15. 15. Spatial constraints • Maybe there is not enough space to install ground source heat pumps 19/11/2015Residential heat pumps in the future Danish energy system 15 𝑊ℎ = 𝑃ℎ,𝑠𝑝𝑒𝑐 ∙ 𝐴 𝑎𝑣 ∙ 𝑘 𝑎𝑟𝑒𝑎 ∙ 𝑇𝑓𝑙ℎ ∙ 𝐶𝑂𝑃𝑎𝑣 𝐶𝑂𝑃𝑎𝑣 − 1 𝐶𝑂𝑃 = 𝑊ℎ 𝑊𝑒 = 𝑊ℎ 𝑊ℎ−𝑊𝑔𝑟 𝑊ℎ = 𝐶𝑂𝑃 𝐶𝑂𝑃−1 ∙ 𝑊𝑔𝑟
  16. 16. 19/11/2015Residential heat pumps in the future Danish energy system 16 Spatial constraints - results • A Heat pump can only supply its own demand, not the neighbours • Example 1: Heat pump can cover 100 MWh, building's demand is 50 MWh  Heat pump can produce at most 50 MWh • Example 2: Heat pump can cover 100 MWh, building's demand is 150 MWh  Heat pump can produce at most 100 MWh Region Building type Useable area (km2) Heat demand (TWh) DKE Single-family 2194 4.8 DKE Multi-family 37 0.7 DKW Single-family 6402 6.7 DKW Multi-family 45 0.3
  17. 17. Analysed scenarios • Base scenario includes politically agreed renewable energy targets declared in : - At least 50 % of electricity consumption needs to be produced from wind power starting from 2020. - Use of fossil fuels is forbidden in the production of electricity and heat starting from 2035. • NoIHP (No Installation of Heat Pumps) – The only difference from Base scenario is that installation of residential ASHPs and GSHPs is not allowed. • NoCIHP (No Constrains on Installation of Heat Pumps) – The only difference from Base scenario is that installation of residential GSHPs is unconstrained 19/11/2015Residential heat pumps in the future Danish energy system 17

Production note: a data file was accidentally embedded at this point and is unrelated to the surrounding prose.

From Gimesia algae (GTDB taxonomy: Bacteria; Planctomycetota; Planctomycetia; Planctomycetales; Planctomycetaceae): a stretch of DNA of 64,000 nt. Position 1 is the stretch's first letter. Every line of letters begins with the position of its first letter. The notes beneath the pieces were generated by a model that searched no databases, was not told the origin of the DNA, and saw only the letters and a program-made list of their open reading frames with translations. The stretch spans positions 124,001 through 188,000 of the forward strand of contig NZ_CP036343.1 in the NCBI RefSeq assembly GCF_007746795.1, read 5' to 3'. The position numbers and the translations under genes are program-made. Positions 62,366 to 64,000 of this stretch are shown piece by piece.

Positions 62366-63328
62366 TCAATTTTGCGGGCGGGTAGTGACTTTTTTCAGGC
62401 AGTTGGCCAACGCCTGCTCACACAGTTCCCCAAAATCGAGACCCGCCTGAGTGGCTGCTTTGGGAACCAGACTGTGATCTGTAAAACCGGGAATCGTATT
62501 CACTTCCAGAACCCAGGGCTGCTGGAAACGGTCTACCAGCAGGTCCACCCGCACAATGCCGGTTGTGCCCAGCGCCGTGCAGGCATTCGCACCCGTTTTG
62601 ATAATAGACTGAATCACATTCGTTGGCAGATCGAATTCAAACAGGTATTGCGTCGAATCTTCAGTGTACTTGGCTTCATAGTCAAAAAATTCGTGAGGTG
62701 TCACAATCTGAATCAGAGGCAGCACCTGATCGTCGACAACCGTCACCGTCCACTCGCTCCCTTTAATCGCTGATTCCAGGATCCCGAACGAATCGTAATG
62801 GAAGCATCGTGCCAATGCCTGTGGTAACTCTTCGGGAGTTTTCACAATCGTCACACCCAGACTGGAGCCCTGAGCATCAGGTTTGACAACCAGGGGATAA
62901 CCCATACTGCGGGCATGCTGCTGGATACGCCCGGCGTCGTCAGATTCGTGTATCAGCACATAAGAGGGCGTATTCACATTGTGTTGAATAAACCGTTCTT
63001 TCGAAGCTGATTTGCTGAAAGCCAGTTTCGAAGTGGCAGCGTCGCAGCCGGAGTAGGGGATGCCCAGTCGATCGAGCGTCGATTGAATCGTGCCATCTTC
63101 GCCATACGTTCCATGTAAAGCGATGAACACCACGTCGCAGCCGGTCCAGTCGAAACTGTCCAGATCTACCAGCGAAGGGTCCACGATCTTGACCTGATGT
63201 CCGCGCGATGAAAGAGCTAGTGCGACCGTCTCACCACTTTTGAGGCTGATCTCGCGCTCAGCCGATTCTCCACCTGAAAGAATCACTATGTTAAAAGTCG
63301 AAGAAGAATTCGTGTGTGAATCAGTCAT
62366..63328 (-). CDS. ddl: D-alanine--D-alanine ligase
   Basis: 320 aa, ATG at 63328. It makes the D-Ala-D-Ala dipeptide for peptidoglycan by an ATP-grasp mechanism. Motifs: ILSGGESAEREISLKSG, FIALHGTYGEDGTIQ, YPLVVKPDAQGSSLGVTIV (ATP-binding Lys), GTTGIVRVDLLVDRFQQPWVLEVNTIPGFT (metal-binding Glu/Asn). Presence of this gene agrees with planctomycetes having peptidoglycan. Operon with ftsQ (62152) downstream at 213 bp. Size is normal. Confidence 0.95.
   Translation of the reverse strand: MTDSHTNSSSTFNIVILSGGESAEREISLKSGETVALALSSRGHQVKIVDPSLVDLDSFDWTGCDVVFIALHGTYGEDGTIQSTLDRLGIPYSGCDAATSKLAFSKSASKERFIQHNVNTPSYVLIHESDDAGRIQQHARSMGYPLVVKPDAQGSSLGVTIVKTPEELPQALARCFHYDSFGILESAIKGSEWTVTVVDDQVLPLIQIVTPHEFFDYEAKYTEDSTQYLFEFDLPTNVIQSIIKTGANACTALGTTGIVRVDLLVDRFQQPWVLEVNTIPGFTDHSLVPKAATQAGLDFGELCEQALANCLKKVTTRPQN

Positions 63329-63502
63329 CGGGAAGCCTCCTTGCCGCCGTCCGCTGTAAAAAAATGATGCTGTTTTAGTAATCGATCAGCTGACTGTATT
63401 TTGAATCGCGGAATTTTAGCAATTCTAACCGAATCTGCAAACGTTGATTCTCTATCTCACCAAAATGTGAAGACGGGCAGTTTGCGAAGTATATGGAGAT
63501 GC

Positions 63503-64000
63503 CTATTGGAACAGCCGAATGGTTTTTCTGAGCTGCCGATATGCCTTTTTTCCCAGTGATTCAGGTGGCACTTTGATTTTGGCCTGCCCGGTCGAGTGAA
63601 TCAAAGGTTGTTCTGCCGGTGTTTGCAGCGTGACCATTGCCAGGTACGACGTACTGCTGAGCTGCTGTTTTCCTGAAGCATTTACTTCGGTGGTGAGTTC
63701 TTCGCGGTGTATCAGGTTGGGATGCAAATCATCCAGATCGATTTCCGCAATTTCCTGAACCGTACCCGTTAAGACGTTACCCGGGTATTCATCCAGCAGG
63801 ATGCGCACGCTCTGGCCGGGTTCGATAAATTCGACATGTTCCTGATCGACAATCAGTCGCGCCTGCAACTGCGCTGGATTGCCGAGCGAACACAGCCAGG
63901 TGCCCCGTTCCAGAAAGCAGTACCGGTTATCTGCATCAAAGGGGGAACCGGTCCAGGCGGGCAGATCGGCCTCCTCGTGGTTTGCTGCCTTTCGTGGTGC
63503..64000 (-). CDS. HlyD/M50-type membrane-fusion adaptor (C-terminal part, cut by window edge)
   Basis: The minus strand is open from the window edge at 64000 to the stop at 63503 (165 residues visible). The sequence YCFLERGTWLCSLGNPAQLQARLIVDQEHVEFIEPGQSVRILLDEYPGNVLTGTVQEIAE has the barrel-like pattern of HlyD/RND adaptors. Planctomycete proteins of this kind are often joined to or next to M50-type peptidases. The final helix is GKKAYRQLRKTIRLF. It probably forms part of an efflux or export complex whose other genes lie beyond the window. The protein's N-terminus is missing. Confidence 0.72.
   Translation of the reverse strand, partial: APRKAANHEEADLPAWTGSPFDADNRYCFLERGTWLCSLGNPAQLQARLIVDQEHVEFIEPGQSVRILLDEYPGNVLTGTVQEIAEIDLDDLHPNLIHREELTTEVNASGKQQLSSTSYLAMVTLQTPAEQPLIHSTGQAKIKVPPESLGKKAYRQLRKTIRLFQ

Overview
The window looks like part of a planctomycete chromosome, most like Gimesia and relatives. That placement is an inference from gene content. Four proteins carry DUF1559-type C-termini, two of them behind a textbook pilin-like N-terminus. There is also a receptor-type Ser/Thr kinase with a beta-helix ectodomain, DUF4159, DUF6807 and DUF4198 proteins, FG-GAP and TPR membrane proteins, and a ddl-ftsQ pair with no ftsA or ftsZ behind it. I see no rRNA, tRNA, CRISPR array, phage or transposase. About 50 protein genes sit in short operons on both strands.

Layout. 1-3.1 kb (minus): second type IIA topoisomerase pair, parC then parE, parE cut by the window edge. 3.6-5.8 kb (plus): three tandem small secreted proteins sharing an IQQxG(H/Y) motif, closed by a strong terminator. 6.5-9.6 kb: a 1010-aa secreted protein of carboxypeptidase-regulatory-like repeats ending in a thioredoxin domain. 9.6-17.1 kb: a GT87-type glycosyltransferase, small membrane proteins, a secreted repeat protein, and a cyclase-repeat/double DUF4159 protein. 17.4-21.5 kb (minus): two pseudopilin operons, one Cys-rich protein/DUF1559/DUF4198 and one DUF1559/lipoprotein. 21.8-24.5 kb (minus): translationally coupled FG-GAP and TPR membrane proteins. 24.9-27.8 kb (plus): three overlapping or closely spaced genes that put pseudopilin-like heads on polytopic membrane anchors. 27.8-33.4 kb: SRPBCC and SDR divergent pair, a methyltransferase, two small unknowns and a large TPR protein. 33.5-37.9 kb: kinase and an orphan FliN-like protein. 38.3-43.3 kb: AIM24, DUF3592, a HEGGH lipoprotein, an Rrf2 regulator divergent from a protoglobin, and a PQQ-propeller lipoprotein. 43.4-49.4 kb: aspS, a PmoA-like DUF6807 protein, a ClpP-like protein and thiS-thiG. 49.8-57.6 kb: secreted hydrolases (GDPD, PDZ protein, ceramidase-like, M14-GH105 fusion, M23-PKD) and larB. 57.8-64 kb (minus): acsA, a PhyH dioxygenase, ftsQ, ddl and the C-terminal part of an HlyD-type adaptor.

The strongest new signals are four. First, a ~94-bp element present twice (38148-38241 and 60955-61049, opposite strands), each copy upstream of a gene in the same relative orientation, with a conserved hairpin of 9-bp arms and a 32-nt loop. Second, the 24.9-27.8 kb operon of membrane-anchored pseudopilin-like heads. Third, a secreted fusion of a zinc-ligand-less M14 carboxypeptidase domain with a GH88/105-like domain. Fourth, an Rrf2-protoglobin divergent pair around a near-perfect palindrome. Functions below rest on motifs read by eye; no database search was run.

18. 18. Results – Electricity production 19/11/2015Residential heat pumps in the future Danish energy system 18 Electricity production divided by fuels
  19. 19. Results – Heat supply 19/11/2015Residential heat pumps in the future Danish energy system 19 Heat delivered to residential consumers Heat delivered to residential consumers from individual heating sources
  20. 20. Results – total system costs 19/11/2015Residential heat pumps in the future Danish energy system 20 Sum of total undiscounted system over the analysed period
  21. 21. 19/11/2015Ringkøbing-Skjern Energy Atlas for municipal energy planning 21 Results – environmental emissions Small differences among scenarios in emissions Sum of total environmental emissions over the analysed period
  22. 22. 19/11/2015Ringkøbing-Skjern Energy Atlas for municipal energy planning 22 Results – fuel consumption Small differences among scenarios in fuel consumption Sum of total environmental emissions over the analysed period